State v. Johnson

Decision Date17 October 2022
Docket Number21-0356
PartiesState of West Virginia, Plaintiff Below, Respondent v. Anthony Devaughan Johnson, Defendant Below, Petitioner
CourtWest Virginia Supreme Court

(Summers County No. 19-5-18)


Petitioner Anthony Devaughan Johnson appeals the Circuit Court of Summers County's April 26, 2021, order denying his motion for a new trial following his conviction for first degree murder.[1]

A grand jury indicted petitioner for the murder of Thomas Theodore Sanford ("decedent"). A State Police trooper testified before a grand jury that, in 2019, he responded to a call at a trailer belonging to Mike Yancey and his adult son, Jay, where he found decedent's body with a gunshot wound to the chest. The evidence showed that Mike and Jay were drug addicts and that the decedent was their drug dealer. Mike Yancey claimed that, at the trailer, a man named "Anthony" or "Ant" argued with decedent over money, shot decedent in the side, and decedent fell to the floor. A drug task force identified "Ant" as petitioner Anthony Devaughan Johnson. The trooper later located petitioner with a traveling companion, Marshell Pope in a nearby hotel. Pope told the trooper that she had been with petitioner at the Yanceys' trailer where she heard a gunshot, saw petitioner emerge from the room where the gunshot emanated, and heard petitioner say, "Don't mess with my f-king money." The trooper testified that sweatpants found in the hotel room tested positive for gunshot residue and decedent's blood.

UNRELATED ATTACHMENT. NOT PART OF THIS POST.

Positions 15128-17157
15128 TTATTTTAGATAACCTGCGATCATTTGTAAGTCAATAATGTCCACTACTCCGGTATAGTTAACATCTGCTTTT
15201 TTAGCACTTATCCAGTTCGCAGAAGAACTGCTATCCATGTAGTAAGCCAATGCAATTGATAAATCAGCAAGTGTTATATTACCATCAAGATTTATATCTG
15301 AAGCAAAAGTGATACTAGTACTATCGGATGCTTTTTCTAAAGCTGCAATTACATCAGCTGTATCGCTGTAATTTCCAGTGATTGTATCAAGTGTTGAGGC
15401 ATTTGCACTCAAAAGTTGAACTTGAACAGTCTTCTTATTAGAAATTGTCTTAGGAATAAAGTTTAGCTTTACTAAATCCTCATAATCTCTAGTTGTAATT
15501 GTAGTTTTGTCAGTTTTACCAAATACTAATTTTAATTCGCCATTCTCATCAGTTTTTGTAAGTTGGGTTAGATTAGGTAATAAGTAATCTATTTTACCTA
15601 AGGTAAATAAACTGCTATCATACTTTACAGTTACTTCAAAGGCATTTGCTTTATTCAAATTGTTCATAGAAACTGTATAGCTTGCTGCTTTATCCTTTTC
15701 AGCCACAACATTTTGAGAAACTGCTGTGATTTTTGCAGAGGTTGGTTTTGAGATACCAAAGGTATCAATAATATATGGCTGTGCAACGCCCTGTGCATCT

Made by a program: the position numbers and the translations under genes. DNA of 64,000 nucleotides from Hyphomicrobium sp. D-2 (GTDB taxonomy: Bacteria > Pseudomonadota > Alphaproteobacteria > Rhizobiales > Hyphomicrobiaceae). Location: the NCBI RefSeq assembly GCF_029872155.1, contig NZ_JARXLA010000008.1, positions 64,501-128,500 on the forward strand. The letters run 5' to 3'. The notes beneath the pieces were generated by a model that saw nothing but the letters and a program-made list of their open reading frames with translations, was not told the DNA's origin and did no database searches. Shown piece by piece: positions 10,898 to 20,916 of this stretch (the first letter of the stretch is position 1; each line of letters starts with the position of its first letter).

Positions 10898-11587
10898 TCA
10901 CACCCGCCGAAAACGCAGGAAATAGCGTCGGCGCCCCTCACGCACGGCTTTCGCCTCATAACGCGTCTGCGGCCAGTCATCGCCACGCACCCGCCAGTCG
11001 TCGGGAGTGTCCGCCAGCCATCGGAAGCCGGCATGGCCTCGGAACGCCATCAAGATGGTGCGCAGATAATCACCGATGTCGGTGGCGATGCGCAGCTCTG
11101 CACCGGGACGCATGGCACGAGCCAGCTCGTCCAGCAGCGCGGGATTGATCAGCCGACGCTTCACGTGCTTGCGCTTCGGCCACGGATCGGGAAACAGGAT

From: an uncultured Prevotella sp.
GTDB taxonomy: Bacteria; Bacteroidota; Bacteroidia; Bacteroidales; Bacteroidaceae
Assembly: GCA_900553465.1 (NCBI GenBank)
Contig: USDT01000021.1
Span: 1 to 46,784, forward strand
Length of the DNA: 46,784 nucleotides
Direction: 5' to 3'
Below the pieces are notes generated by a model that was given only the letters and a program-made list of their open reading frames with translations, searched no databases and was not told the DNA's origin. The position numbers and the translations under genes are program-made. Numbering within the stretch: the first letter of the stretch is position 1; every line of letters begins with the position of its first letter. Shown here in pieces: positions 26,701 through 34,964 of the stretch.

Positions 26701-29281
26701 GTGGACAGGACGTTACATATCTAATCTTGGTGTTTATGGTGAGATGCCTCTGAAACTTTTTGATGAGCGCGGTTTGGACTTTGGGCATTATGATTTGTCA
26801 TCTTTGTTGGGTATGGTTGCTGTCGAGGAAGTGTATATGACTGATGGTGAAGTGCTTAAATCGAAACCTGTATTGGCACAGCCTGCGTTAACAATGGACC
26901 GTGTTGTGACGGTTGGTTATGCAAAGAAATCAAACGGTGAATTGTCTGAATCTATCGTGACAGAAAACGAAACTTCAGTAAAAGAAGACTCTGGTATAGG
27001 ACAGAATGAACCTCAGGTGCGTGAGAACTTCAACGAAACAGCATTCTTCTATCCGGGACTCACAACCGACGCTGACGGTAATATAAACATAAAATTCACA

The State moved to use Pope's recorded statements to law enforcement officers at petitioner's trial, claiming that Pope could not be located because petitioner induced Pope to be unavailable for trial. The State produced recorded jail-based calls from petitioner to Pope in which he told her to "go the f-k home," "stay the f-k gone," "they can't lock you up" or "make you testify," and "no face no case." On that record, the court granted the State's motion to admit Pope's recorded statements.

On March 25, 2021, petitioner filed a "Notice of Required Cancellation" of trial asserting that "additional discovery issues" made the April 5, 2021, trial date "untenable." The State objected to any continuance noting that the "discovery issues" resulted from petitioner's claim of self-defense one week before trial and prompted the State to send pieces of decedent's clothing to the crime lab for analysis. The circuit court denied petitioner's motion.